Greece's parliament on Saturday approved a reform package to save the country from financial collapse, as sources in Brussels said Athens's latest plan could form the basis of a massive new bailout worth 74 billion euros.
The package was backed by 251 lawmakers, out of 300 deputies, according to an AFP tally, giving Greek Prime Minister Alexis Tsipras a mandate to continue last-ditch talks with the country's creditors ahead of an European Union summit on Sunday.
The vote came after Tsipras urged parliament to approve a package of reforms including a pension overhaul, tax hikes and privatisations similar to those offered by creditors last month, to keep the nation "alive" and in the EU.
The measures, submitted in Brussels Thursday, sparked criticism from hardline members of his radical left ruling party Syriza, around 10 of whom abstained from or voted against them. Opposition parties, however, helped push them through.
Three senior government figures were among those who chose not to vote, while several others from the ruling party including former finance minister Yanis Varoufakis stayed away, showing the weight of division over the plans.
"It is a choice of high national responsibility, we have a national duty to keep our people alive... we will succeed not only to stay in Europe but to live as equal peers with dignity and pride," Tsipras said ahead of the vote.
Parliament's backing came hours after an EU source in Brussels said the country's latest debt proposals were "positive" enough to form the basis of a massive new bailout worth 74 billion euros ($82 billion).
Greece on Thursday submitted plans designed to woo fresh cash from its international creditors that concede several key points that Tsipras's ruling coalition -- and Greek voters -- had previously fiercely opposed.
They included a request for a three-year funding plan including debt relief and a separate 35-billion-euro investment package.
But while the concessions have brought relief from many quarters it has also been met with scepticism, with Germany leading a bloc of eurozone nations who fear Greece could turn into a black hole for any new loans.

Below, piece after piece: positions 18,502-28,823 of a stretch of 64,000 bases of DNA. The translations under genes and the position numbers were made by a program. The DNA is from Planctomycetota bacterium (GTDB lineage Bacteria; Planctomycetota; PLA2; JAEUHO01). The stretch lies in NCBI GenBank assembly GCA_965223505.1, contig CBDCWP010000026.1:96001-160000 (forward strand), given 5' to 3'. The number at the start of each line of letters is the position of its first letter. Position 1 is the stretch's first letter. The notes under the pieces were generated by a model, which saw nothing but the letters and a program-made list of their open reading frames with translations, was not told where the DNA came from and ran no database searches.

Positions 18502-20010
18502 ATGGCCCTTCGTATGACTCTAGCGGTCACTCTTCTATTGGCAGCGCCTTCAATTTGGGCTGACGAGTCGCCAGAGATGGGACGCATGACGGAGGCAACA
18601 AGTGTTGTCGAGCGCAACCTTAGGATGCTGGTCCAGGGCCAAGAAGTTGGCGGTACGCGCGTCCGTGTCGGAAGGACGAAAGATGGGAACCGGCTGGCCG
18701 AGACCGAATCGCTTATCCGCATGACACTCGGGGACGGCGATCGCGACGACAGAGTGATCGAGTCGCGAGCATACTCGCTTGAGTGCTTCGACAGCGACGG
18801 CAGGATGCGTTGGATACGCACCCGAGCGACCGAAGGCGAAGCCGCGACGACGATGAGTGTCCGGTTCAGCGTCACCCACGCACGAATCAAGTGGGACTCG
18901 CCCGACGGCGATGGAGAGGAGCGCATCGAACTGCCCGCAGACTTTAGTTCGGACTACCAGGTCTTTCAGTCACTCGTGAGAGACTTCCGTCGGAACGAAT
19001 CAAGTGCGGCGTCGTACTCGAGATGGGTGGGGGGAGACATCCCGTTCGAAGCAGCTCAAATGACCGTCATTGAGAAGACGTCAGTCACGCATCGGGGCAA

- A 'positive' evaluation -
In Brussels, an EU source who asked not to be named said "there has been positive evaluation of the Greek programme".
The EU's bailout fund, the European Stability Mechanism, was ready to consider putting up 58 billion euros, plus 16 billion euros from the International Monetary Fund, for what would be a third debt rescue, the source said.
This would now go to the Eurogroup of 19 eurozone finance ministers who meet Saturday, but it stood only a "50-50" chance of approval due to opposition by hardliners such as Germany who oppose any debt relief for Athens.
The Greek proposals fail to meet international demands on some thorny issues, including tax breaks for Greece's islands and cuts to military spending.
Speaking ahead of an EU summit called Sunday for a final decision, Tsipras admitted mistakes had been made but insisted the new proposals were the best possible deal for Greece.
"The loan deal... entails many proposals that are far from our pledges, from what we feel is right for the recovery of the economy," the prime minister said.
Still, he said it was "marginally better" than proposals put forward by the creditors last month that did not offer relief from Greece's suffocating 320-billion-euro mountain of debt.
Sunday's EU summit comes a week after Greeks decisively rejected creditor demands for more austerity in return for fresh EU-IMF bailout funds in a historic public referendum.
Greek Finance Minister Euclid Tsakalotos, named to the job this week, said the government also wanted parliament's approval "to strengthen the country's bargaining position, to achieve better terms in the agreement".
But Greek commentators said Saturday the result of the vote, including the high level abstentions, could force a shake-up in the government and even a cabinet reshuffle.
- Euro, markets soar -
Earlier, France and Italy welcomed the new proposals, with French President Francois Hollande calling them "serious and credible" while cautioning that "nothing is decided yet".
Italian Prime Minister Matteo Renzi declared himself "more optimistic" that a deal would be done.
But Germany said the outcome of this weekend's crisis talks was "completely open".
Berlin leads a bloc of hardline eurozone nations saying that, after two bailouts over the past five years totalling 240 billion euros, and 107 billion euros in debt forgiveness in 2012, Greece is looking like a bottomless money pit.
The possibility of a breakthrough sent stock markets soaring in Europe, Asia and the US on Friday, while the euro briefly rose above $1.12 for the first time in July.
Although Greek voters last Sunday roundly voted "No" to accepting tough austerity terms for a bailout that expired June 30, they are alarmed at capital controls that have closed banks and rationed cash at ATMs.
Some 8,000 people gathered in Athens ahead of the parliamentary vote to protest against more austerity, police said, although most overwhelmingly want to keep the euro.
"The government has to find a deal with its European partners no matter what. We didn't vote 'No' to leave the eurozone," said a pensioner in Athens, Nikos Eftekidis.
But another pensioner, Giorgos, said the "government's proposed measures are very tough, I wasn't expecting that".
"That's not what the Greeks voted for."